The first things you’ll notice on Kenneth Felts' Facebook page are his big smile and rainbow hoodie. It’s a new addition to go along with a message for everyone that knows him: “I am free, I am gay and I am out.”
The 90-year-old recently came out as gay to friends and family after pretending to be straight for the better part of a century. It’s a decision Felts came to as he began working on an autobiography during quarantine, prompting memories and emotions to resurface from his past.
“For a long time, the truth was buried deep down in my soul and I adopted a straight persona because I did not think I had another choice,” Felts said. “I would’ve had to contend with all the scorn from society, be labeled a pervert or deviant. But people are much more accepting today and I felt I had to find the courage.”
Felts, who lives outside Denver, said it all started after he told daughter Rebecca Mayes about Phillip -- a man he fell in love with in the 1950s. It was a revelation he didn’t plan.
“After a long day of writing my mind was preoccupied and somehow I said something about how I wished I never left Phillip,” Felts said. “She never heard of him before and all the sudden she knew.”
The moment hit close to home for them. Two decades earlier, Mayes, who is Felts' only child from a marriage that ended in divorce, told her dad she was lesbian. Now their roles were reversed.
“I was so happy for him, he can finally be himself,” Mayes said. “But I also felt a terrible sadness of losing that relationship with Phillip and not being himself for all these years.”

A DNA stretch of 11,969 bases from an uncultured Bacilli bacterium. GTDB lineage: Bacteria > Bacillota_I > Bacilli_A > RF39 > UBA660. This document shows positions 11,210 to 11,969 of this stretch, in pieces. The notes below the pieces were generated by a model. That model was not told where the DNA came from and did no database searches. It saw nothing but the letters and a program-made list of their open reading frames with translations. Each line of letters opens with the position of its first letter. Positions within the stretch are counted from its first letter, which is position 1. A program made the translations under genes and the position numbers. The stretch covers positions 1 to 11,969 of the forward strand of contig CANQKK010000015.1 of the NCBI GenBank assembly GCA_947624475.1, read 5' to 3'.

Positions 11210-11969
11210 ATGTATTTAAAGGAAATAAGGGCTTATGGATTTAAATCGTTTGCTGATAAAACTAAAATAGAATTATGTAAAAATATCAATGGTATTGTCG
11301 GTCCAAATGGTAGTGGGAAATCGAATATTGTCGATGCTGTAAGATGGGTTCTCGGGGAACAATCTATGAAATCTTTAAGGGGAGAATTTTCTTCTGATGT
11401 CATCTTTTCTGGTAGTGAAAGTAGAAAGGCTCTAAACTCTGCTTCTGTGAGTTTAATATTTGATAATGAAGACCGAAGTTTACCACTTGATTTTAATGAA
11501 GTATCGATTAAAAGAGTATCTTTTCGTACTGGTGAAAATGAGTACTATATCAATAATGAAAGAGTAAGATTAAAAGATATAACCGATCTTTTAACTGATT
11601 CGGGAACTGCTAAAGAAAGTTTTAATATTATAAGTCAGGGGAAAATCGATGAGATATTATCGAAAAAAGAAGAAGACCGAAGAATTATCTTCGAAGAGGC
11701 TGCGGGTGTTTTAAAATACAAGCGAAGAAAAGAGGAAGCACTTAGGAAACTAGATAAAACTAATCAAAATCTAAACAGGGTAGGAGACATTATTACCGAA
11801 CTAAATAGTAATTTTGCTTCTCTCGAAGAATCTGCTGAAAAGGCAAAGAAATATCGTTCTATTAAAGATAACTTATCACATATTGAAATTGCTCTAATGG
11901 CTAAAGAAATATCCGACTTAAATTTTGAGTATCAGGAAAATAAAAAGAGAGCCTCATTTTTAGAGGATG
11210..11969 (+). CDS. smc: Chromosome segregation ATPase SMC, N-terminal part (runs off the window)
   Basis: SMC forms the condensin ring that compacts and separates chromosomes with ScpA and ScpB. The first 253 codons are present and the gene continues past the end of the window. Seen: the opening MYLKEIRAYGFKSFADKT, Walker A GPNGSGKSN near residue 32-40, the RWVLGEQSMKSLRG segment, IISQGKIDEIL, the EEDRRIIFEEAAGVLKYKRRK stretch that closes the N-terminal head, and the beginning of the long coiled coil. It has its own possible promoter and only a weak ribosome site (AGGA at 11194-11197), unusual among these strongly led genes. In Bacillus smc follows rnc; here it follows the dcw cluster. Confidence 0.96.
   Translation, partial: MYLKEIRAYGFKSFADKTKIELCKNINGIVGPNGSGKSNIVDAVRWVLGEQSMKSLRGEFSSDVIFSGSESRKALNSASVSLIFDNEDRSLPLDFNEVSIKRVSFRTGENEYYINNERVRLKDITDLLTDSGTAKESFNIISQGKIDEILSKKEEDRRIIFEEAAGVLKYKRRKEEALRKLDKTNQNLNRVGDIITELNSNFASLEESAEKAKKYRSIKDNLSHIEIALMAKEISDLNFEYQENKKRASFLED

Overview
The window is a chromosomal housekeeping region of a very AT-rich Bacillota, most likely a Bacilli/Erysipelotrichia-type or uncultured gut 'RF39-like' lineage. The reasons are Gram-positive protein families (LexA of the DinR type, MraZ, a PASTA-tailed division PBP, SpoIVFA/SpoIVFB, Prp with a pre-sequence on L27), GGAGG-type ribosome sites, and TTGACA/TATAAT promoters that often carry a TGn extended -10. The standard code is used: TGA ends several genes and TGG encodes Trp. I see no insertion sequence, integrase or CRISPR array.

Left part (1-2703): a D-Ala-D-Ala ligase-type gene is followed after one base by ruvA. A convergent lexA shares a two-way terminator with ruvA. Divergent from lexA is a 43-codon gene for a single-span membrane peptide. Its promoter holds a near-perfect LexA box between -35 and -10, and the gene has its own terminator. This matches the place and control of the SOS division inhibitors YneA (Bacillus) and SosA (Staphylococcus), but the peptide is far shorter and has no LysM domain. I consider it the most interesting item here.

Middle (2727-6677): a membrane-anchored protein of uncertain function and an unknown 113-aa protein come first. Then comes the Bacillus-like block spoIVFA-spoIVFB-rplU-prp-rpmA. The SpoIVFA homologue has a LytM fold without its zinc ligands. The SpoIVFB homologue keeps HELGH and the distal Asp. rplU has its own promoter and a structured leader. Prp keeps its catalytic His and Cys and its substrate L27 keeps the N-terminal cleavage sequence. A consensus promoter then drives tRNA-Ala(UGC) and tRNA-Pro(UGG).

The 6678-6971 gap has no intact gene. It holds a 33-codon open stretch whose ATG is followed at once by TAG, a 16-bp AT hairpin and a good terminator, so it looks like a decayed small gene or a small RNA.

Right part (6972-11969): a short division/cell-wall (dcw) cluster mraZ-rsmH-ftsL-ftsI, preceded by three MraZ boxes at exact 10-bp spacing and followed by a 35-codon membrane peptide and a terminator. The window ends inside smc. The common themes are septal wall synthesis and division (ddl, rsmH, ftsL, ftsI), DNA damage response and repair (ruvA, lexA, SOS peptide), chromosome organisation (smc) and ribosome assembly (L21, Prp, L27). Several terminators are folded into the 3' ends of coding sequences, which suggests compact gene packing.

Feeling compelled by a newfound sense of self-acceptance, the time felt right by Felts to be vocal about his true identity. He began writing a Facebook post and email, and shortly thereafter, messages of love and support from family, friends and even strangers came flooding in.
“It’s been absolutely overwhelming,” Felts said through tears. “The positive response from people all over the country and world, they're just wonderful and I feel responsible to respond to every one that comes in.”
In one of those messages, a woman offered to help Felts track down Phillip, only to find the man died two years ago. It was a devastating update.
“I appreciated the help and the loving memory of him is now living on through all of us,” Felts said.
Felts said he is proud to be out and has embraced the larger gay community. In addition to his rainbow hoodie, the father and grandfather is raising money for and participating in LGBTQ events, including a virtual 5K race. He said he’s done hiding and hopes his story inspires others to come out as well.
“I've had several people say they were on the verge of making this decision, and my story has helped them,” Felts said. “I just hope people understand they'll be accepted and it'll be much more positive than they might assume. Certainly, that was the case for me.”
Editor's note: This was originally published on June 30, 2020.